They wouldn't have to put that into the youtube web-servers, because, as you said later in your post, they'd only have to do it once. They would certainly pre-encode all the videos and put them on storage somewhere (cloudy place).
                Also: noone forces them to use an embedded device, even if the chip was specifically made for use in such.

                • When you handle as much video as youtube, "pre-encoding the videos" is a huge technical challenge that hardware acceleration would be incredibly useful for.

                • by True Grit (739797) *

                  They wouldn't have to put that into the youtube web-servers, because, as you said later in your post, they'd only have to do it once.

                  They'd only do it once if they were able to use a real, open, universal standard. We don't have that yet.

                  And no, h264's de-facto standard is not a *real* standard, its derived solely from popularity, not from an industry-wide agreement (if it was a real standard it would be part of HTML5 right now).

        • by Skapare (16644)

          Where's the obligatory URL to a H.264 decoder chip with a fully documented and open, royalty-free and unencumbered INTERFACE (we don't need a driver for BSD or Linux, because if it is truly an open chip, the driver will be developed)?

          I have no issue with using some proprietary patent encumbered protocol or format where all the work to process it is inside a licensable piece of hardware (which could even have its own firmware and CPU built inside to do it all). If the manufacturer of the chip requires that

          • by beelsebob (529313)

            If you don't mind a binary blob (as you said), see any modern (G92 or later) nVidia card...

            I believe intel's new IGPs have open drivers for video decoding too.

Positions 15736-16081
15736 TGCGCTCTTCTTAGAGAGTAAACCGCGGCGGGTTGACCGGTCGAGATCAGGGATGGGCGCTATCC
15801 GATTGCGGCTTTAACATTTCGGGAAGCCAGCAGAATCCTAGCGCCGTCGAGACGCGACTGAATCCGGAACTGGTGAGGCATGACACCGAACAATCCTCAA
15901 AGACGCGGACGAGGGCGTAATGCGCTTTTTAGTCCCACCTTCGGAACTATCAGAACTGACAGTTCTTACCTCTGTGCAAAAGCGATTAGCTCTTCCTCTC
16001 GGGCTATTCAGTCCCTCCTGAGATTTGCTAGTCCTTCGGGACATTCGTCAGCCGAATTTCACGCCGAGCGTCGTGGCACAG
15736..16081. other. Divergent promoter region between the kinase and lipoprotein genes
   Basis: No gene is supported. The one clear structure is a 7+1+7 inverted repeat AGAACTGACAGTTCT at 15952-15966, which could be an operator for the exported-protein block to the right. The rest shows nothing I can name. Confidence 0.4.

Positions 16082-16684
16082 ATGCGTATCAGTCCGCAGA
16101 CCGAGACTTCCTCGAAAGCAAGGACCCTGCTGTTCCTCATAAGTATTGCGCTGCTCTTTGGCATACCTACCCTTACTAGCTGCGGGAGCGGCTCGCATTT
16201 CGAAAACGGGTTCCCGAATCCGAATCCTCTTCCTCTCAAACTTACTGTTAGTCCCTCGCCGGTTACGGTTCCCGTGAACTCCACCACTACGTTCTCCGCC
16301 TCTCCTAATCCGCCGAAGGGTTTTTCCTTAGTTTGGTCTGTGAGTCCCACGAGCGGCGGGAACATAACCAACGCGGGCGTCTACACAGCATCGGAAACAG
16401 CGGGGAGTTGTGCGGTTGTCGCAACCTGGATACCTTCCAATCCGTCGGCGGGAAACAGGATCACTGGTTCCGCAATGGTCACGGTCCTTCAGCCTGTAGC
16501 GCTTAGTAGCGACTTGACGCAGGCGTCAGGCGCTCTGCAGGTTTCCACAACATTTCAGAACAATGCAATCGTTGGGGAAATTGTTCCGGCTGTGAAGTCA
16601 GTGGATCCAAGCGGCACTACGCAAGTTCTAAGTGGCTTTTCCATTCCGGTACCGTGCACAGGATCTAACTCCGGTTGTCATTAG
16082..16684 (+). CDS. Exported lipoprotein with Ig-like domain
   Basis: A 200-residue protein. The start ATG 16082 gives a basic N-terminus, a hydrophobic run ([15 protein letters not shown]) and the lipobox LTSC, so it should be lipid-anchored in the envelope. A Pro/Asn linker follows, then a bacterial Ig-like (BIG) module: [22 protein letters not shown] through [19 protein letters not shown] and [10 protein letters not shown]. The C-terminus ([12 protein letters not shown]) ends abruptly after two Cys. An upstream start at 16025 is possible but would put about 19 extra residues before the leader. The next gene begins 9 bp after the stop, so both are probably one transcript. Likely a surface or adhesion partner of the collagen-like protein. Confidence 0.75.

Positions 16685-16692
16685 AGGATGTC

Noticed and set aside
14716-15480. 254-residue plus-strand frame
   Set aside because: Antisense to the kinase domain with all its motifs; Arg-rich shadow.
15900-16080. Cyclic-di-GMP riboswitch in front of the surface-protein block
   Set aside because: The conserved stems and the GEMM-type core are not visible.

If you want embedded platforms, the PVR MBX/SGX does video decoding, and there are many linux distros with it implemented.

            You probably want to go look at vdpau in general though ;).

        • Hardware h264 encoders exist, and I bet google would use them

          They already do. Google encodes YouTube stuff in h264, and includes h264 support in Chrome. I could see something changing with the On2 purchase, but for now, h264 is a good bet.

        • Re: (Score:3, Insightful)

          by agrif (960591)

          You did not mention openness in your post, so I have no idea where you stand on that. Your post is factual, though.

          People need to remember that h264 is not a free format! This is why YouTube videos are limited to ~10 minutes. A free format should be preferred in this case. Also, HTML5 is intended to be an open format. Video and audio codecs that are used with HTML5 should also be open, or the whole system is no longer open. An open format, when available, should always be selected here regardless of quality

        • Re: (Score:3, Informative)

          Actually, accelerating Theora is high on our priority list due to it being one of the few codecs that Redhat can sponsor and ship.

          We have no plans to add h.264 acceleration to any GPU driver at the moment, although patches are welcome.

          The hardware can decode h.263 (Theora) just as well as it can decode h.264.

        • by Briareos (21163) *

          h264 can compress a video much more for a given quality than the current flash video they use

          Except, of course, that the flash plugin has supported H264 video [wikipedia.org] for a while now and the 10.1 beta actually does accelerate H264 decoding [adobe.com] via the graphics card (I'd say less than 5% CPU use when playing a HD trailer suggests it's being accelerated...)

          np: Pink Floyd - Echoes (Meddle)

    • Not any time soon. Embedded Theora video in Firefox 3.5 still uses at least twice as much CPU as downloading the file and playing it with a proper video player. It's better than Flash which is even more greedy with your CPU cycles, but it is by no means anywhere near close to being called good.
    • Re: (Score:3, Informative)

      by nine-times (778537)

      Can you explain why it would be a mistake? If we were to assume for a second that performance on the client end would be exactly the same, then what would be the mistake in using standards instead of a proprietary stuff?

      But anyway, it will provide some benefits. They're already encoding all their video in h264, but they're using Flash as the player, which is pretty inefficient. For one thing, Flash means no hardware decoding. Also, Flash itself can be a bit of a resource hog. Providing the same video

  • by Djupblue (780563) on Saturday January 16, 2010 @01:59AM (#30788422)